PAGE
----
As a lover of plants, I often find myself apologizing to my wilty friends after forgetting to water them. They look sad and droopy, and almost seem to call out for help. Or maybe they are glaring at me with disgust as they recall not too long ago that the same thing happened. We see the same issue when we look outdoors at the grass, the farm fields, and our gardens when there is a drought. The brown colors and droopy plants make us long for rain.
As we think of our dry, weary plants, let us recall Psalm 63. Psalm 63:2, proclaims this very phenomenon described above. “Oh God, you are my God-it is you I seek! For you my body yearns; for you my soul thirsts, in a land parched, lifeless, and without water.” The images described above of droopy leaves, brown color, and even our own sadness at the sites of drought all come to mind in this Psalm. Like the sad houseplants which we forgot to water, so too does our soul wilt and cry out for the water of life.
The beautiful analogies in the natural world to the spiritual world are prolific. And how necessary they are for our souls. We so easily apologize to our houseplants for our forgetfulness, but often neglect to see that the state of our soul looks much the same way as the dried out dirt and droopy leaves in our pots. When we are stressed, our first inclination is to look to food, alcohol, cursing, or a cruise vacation to alleviate our problems. When we need a break from a long day we grab the chips and put our feet up on the coffee table for some Netflix.
When we forget to water our souls with the Word of God and with prayer, our souls quickly assume the state of our forgotten houseplants and the farm fields suffering from drought. And like our houseplants that will die from no water, so too will the state of our souls become more and more corrupted by this world. The cracks will show and the damage worsens.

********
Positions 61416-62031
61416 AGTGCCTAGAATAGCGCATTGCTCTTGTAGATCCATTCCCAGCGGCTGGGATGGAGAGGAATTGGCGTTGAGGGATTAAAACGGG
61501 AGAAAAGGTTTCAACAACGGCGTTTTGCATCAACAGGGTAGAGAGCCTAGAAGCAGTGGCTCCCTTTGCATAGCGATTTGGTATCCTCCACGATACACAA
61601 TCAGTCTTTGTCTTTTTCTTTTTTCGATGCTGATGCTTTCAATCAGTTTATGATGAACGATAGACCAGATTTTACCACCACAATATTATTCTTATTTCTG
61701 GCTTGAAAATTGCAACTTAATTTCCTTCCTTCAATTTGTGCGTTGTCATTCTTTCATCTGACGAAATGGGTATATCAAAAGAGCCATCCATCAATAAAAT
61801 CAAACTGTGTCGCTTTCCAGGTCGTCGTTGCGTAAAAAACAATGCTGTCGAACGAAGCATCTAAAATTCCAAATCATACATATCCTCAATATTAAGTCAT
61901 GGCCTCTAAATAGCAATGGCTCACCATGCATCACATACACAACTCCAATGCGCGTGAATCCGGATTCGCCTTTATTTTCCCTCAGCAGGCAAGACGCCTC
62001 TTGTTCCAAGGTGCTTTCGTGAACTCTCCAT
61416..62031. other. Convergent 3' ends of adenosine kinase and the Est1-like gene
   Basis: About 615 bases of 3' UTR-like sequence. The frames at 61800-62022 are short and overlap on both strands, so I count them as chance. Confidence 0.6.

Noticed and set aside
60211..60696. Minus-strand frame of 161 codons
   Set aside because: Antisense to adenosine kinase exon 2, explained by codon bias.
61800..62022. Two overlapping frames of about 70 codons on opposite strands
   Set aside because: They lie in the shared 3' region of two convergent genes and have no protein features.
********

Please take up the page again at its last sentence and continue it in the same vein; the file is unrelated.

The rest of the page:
Maybe if we hung a sign at our houseplants to remind us that we should be watering our souls as well would we be better at nourishing our souls as well (or as poorly) as the plants. God has provided us with a physical world. A world that so often interacts with and reflects our souls. How wonderful this is and how important it is that we realize this and utilize the world that we live in to care for our souls. For so many of us, we describe ourselves as “visual people,” meaning that we need to see something to understand it. King David in this Psalm from thousands of years ago is telling us this as well.
Perhaps watering our plants is the perfect time to offer prayers of thanks to God or prayers of penance for neglecting to water our souls. When we pray for rain for our gardens and fields we can also add that God will nourish and water our souls so that our souls will grow and blossom. It can be hard to take action when there are so many improvements that we can make in our spiritual life. We so often hear how insufficient of a job we are doing and how we need to do more, more, more but we reply that we don’t have enough time, time, time. But here we can see another lesson from the plants. The plants do not need one good soaking or flooding to make them happy. To grow the best, our house plants, farm fields, and gardens (of course there are exceptions) need moderate amounts of water throughout their days. So too, in our daily lives, we should strive to consistently and regularly take time to water our parched souls. And we can do this in the daily tasks that we are already doing. Watering our plants, driving to work, and brushing our teeth are opportunities for time with God. And we can certainly consider whether sitting on the couch and watching two hours of Netflix while we mindlessly eat the potato chips is really the best use of our time and whether we are causing drought in our souls by doing this day after day.
The final message here, though is one of hope. Like the guilt and remorse I feel for my dry plants, so too can we apply to our souls. Bringing ourselves back again and again to our spiritual health is essential. We can rejoice when we remember to pray, when we take time to read the scriptures, and when we decide to attend the Sacrament of Reconciliation instead of turning on Netflix. We live out the story of the Prodigal Son each day of our lives sometimes. And each moment that we turn to the health of our souls is one that both we and our Lord celebrate.